Apple’s App Store is like AOL in the 90s

By June 1, 2009Mobile

Reading this morning about the upcoming first anniversary of the App Store in Mobile Entertainment I was thought for the first time about the parallels with AOL in the 1990s.  In both cases an end to end solution, walled garden solution provided the best customer experience in an environment with the following characteristics:

  • Narrow bandwidth
  • Lack of payment standards
  • Challenging navigation
  • Lack of trust

And, like AOL, without doubt the App Store has been an awesome success.  I didn’t know this before, but according to ME after one month Steve Jobs said “I’ve never seen anything like this in my career for software”.  I wonder what he is thinking now?!?

Here are the stats (again from ME):

  • Number of downloads – 1bn in first nine months
  • Number of apps – 37k+
  • Average apps per device – 27 (I was surprised by this)
  • Number of iPhone programmers – 11,162
  • Average app selling price – $2.63
  • Estimated daily revenue – $1m

The interesting question, of course, is how far the parallel extends, i.e. will the App Store ultimately lose out to more open solutions?

Certainly we can expect the bandwidth, payment, navigation and trust issues to get sorted, which leads me to believe that as on the web open will ultimately win – so I guess the answer to this question depends on how Apple evolve their offering over time.  Certainly there is no technology or business model reason why they couldn’t evolve their offering and maintain their current leadership position, although as I have blogged before I wonder if their culture will be an inhibitor.

  • I think there is a difference between AOL closed and Apple open. back then closed vs open was a theoretical argument. We know have data to support open. And AOL closed was really super-proprietary whereas Apple is essentially building on quite a deep stack of standards (XML, IP, etc).

    'Ultimately win' is a long time– longer than the horizons of most investors or managers. So in a shorter-time frame, it is hard to see how Ovi or Pre or Android will genuinely compete to secure more than 2nd or 3rd place market share. You get one shot at making mark. Apple has done most things right (apart from a few odd app rejection), Ovi failed in its consumer launch. Android doesn't have a single group behind it pushing a super UX; and Pre is well, pre.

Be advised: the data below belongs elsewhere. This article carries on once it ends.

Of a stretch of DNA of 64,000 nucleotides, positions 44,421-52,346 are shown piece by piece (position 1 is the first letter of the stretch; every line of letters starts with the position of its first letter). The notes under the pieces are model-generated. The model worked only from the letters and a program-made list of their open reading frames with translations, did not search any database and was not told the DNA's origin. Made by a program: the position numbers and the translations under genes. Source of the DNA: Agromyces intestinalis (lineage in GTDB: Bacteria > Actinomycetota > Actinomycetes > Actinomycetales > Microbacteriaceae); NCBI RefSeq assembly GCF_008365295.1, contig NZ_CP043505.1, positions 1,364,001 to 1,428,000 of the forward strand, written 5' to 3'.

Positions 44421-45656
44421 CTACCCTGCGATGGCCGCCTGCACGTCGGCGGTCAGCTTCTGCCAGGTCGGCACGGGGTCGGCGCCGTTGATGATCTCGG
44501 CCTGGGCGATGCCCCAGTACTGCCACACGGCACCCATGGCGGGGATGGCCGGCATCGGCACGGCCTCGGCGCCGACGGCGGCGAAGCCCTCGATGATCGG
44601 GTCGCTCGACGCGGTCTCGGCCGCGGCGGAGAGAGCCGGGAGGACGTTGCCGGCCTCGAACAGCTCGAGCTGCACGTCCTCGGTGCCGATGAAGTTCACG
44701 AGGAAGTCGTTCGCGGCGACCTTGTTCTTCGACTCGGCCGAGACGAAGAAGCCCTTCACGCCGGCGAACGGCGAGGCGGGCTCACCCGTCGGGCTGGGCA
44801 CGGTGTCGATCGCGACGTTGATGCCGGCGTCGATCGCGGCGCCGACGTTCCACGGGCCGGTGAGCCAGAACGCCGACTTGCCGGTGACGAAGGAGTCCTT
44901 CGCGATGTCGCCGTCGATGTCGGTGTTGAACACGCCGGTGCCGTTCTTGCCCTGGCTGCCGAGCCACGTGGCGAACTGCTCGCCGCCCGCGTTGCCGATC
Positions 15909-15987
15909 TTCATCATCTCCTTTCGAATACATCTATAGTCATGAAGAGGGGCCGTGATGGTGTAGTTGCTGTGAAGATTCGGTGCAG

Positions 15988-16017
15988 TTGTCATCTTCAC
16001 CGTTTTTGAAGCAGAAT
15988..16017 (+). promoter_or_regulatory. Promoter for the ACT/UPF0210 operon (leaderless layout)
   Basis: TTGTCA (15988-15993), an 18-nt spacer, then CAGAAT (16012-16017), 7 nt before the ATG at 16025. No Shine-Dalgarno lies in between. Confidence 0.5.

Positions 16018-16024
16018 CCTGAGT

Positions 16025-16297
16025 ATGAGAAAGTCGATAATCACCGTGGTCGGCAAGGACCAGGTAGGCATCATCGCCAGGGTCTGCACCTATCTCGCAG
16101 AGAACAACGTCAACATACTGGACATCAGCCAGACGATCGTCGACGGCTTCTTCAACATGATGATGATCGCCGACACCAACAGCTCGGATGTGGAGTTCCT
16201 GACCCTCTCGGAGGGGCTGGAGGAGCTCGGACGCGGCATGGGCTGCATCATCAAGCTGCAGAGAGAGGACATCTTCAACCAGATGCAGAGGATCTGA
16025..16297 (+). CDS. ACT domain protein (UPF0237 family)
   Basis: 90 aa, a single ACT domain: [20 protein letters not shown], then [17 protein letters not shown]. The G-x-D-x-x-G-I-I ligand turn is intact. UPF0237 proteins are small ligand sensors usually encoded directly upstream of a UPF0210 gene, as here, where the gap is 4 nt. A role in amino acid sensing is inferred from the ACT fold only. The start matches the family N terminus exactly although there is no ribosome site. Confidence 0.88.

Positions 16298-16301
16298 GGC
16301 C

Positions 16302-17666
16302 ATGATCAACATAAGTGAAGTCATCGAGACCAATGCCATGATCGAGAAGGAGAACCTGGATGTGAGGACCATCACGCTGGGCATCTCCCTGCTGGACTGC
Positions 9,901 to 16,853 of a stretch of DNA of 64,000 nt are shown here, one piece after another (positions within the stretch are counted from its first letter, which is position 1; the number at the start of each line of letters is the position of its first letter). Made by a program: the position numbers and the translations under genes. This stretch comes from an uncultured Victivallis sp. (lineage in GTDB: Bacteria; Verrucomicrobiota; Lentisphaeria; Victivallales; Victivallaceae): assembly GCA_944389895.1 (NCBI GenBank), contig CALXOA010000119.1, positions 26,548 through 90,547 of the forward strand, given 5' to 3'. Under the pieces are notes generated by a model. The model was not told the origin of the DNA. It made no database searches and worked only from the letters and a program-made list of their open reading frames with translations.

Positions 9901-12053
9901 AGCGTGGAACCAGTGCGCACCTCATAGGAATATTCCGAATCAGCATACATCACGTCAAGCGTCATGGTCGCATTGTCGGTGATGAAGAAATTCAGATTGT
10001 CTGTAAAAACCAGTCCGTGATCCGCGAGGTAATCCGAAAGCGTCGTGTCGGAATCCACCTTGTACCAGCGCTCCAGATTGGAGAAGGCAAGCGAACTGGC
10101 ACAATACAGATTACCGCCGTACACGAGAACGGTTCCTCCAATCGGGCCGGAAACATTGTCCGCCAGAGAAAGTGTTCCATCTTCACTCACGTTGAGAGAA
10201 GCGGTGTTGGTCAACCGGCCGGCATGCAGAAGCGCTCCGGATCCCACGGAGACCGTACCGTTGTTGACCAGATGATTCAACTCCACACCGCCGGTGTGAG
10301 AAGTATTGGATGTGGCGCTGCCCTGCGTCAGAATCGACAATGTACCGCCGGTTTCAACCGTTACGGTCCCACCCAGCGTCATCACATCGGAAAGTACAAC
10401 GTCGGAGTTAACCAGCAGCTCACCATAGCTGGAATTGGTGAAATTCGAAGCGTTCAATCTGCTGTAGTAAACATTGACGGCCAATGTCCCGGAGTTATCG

So the determinants of success around the Apple model are ultimately the beauty of the device, the brand and the app store rolled into one. Your question of whether it is the best UX is just answered by trying any of the other app stores. Forget the theory (of open vs closed) how does it actually feel to a user. No doubt there will be segments who prefer Ovi or Appworld to the Appstore but I am sure those will be niches–and I question whether Ovi or BB will take the steps needed to mine the hell out of those niches rather than fight to be also rans in the main market.

  • Tks Azeem. I agree that in the short term Apple's position is very strong. Over the medium term though I think their competition comes from apps and web services accessed directly over the open (mobile) web. We wouldn't dream of buying our PC apps from an app store operated by the computer manufacturer.

  • To quote from Top Gun : “Bullshit ten minutes! This thing will be over in TWO minutes, get on it!”

    This markets move in shorter cycles. The iPod is nearly at its end of life and is only seven years on. So no doubt something will replace the App Store, but whether it'll make any difference to Apple is another point. They will have factored the likely lifecycle into the business model. It won't come as a surprise.

  • 😀

    For me the interest is in what businesses will be hot in 3-5 years.

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